Repurposing the CSEM technique for freshwater detection could be a significant step forward in the search for offshore fresh water, said Mark Person.
“Rob’s work is transformational,” Person said. “If the technique can work in other places as well as it did in New Jersey, it could revolutionize our ability to detect fresh water.”
Confirming the presence of fresh water in New England is one matter; understanding how it got there is another. Pinpointing its origin will determine if it’s a renewable source of water coming in from land-based aquifers, or a one-time supply of fossilized water that was deposited there by glaciers hundreds of thousands of years ago when sea levels were hundreds of feet lower than they are today.
“Rainfall would have gotten down into permeable layers of the shelf that were exposed at the time, become buried and capped by impermeable layers, and ultimately would have been trapped,” Lizarralde said.
Lizarralde says it’s important to know if a backup water supply exists off Martha’s Vineyard, but he is also interested in how freshwater reserves may be affecting the chemistry of the ocean. Estimates have shown that freshwater discharges can have ten times as many nutrients as river water. If there’s a large freshwater pool below the shelf, it may be one of the primary ways nutrients are getting off coastal New England and into the ocean.
“Water coming out of rivers originally falls from the sky, so it doesn’t have any iron,” Lizarralde explained. “But if its gets into the ground, it absorbs iron and other nutrients. So it has a higher nutrient content when it comes out and would be providing nutrients to the ocean.”
This has huge implications for the ocean food web and Earth’s climate. Nutrients fertilize the productivity of tiny marine phytoplankton, which convert carbon dioxide into organic carbon to grow and draw the greenhouse gas out of the atmosphere.
In some places, the ocean floor has created a watertight seal above freshwater reservoirs for millennia. But like the heft of a river pushing on a weak levee, the buildup of water pressure near the seafloor can eventually cause some of the water under the seafloor to burst through. The fresh water may also encounter and disrupt the chemical equilibrium of frozen methane hydrate deposits on the slope, causing the methane to revert to gasesous form. That can destabilize the steep edge of the shelf and cause subsea landslides, which in turn can spawn tsunamis that could reach the nearby coast.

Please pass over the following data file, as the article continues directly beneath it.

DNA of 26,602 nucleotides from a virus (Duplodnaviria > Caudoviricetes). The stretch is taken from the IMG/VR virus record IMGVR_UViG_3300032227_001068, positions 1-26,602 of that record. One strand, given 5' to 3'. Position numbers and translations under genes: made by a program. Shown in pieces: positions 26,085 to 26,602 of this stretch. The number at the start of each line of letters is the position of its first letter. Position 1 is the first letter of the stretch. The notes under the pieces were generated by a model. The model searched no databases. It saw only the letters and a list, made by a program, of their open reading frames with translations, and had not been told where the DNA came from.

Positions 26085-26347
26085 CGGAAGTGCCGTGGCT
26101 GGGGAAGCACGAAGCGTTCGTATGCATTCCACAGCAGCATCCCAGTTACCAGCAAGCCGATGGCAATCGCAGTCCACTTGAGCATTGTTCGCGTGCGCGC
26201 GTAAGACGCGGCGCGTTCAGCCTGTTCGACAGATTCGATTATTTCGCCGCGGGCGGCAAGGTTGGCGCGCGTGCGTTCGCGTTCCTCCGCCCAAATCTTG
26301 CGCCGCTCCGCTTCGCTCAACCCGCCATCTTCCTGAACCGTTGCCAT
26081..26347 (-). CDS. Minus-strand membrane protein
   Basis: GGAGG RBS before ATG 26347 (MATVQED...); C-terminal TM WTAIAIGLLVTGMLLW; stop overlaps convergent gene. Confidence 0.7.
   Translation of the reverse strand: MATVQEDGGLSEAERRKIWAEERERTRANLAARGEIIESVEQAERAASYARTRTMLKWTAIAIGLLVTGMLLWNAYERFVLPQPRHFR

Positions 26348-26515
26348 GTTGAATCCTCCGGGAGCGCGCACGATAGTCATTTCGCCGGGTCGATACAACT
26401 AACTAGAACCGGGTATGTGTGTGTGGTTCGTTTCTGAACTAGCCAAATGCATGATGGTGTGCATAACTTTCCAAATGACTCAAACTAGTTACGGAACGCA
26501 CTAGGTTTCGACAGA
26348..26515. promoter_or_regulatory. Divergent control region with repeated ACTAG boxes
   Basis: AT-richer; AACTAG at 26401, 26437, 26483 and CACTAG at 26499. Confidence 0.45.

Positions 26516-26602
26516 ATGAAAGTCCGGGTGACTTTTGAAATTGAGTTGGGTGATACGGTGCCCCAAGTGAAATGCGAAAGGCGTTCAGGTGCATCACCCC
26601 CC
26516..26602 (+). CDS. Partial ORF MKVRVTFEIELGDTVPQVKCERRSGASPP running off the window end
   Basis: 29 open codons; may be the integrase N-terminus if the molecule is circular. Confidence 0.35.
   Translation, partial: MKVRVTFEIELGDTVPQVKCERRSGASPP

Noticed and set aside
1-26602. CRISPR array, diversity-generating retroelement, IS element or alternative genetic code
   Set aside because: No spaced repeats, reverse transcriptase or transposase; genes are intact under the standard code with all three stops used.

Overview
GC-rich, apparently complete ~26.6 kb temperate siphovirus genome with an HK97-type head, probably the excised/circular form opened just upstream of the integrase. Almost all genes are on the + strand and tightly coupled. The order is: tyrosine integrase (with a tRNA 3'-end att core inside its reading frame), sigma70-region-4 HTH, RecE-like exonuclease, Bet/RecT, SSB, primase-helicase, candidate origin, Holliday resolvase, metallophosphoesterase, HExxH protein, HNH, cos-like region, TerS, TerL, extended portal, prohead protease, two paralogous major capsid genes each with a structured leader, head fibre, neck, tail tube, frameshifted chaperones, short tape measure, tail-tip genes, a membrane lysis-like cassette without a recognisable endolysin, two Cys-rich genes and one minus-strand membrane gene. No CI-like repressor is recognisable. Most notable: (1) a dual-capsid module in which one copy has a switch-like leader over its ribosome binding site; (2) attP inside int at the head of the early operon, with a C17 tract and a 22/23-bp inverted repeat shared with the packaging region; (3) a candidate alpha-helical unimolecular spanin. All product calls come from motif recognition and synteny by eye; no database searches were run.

Having seen evidence of shelf erosion off the New England coast in recent years, Evans, Lizarralde, and USGS scientists are investigating the potential link between freshwater deposits and apparent structural weaknesses in the continental shelf.
“The morphology of the outer shelf has changed considerably over time,” Evans said. “During our surveys off Martha’s Vineyard, we’ve mapped out a number of features, including sediment slumps and shelf failures. Anywhere you have a lot of fluid flow below the surface, you can have seeps. And anytime the seep activity becomes more vigorous, the potential for geohazards increases. So an additional research goal here is to determine if the freshwater deposits we’re looking for are related to the weakening of the shelf.”
Drilling for fresh water below the New England continental shelf will require busting through rocks and sediment hundreds of feet below the seafloor using a specialized drilling rig estimated to cost $4 million.
“It’s a huge expense, but there’s obviously great value in getting samples back that unambiguously tell you what is there,” Evans said. “We’re looking for ways to pay for it.”
Lizarralde is glad that momentum the project seems to be gaining. He feels the seismic and electromagnetic data supporting their hunches will help get buy-in from funding sources.
“To an extent, there has been an inhibition to spend this much money,” he said. “But more recently, people have moved from the camp of ‘I’m really nervous’ to the camp of ‘I really want to see what’s down there.’ ”
Although New England isn’t prone to major water shortages anytime soon, the scientists feel the study will expand existing knowledge of what lies beneath the seafloor, which could be applied in regions of the world where access to safe water is more urgent.
Oil companies could also be interested for another reason: They inject fresh water into oil fields to extract more oil from offshore wells and might welcome nearby freshwater sources.
Evans is planning additional CSEM surveys between New Jersey and Martha’s Vineyard to try to establish clearer evidence that they’re seeing freshwater deposits.
“Ultimately, we want to better understand the distribution of fresh water on continental shelves globally,” Evans said. “The drilling study will allow us to do that, so any additional signals we can find now will help push the proposal forward.”
This research was funded by the National Science Foundation and the WHOI Access to the Sea Fund.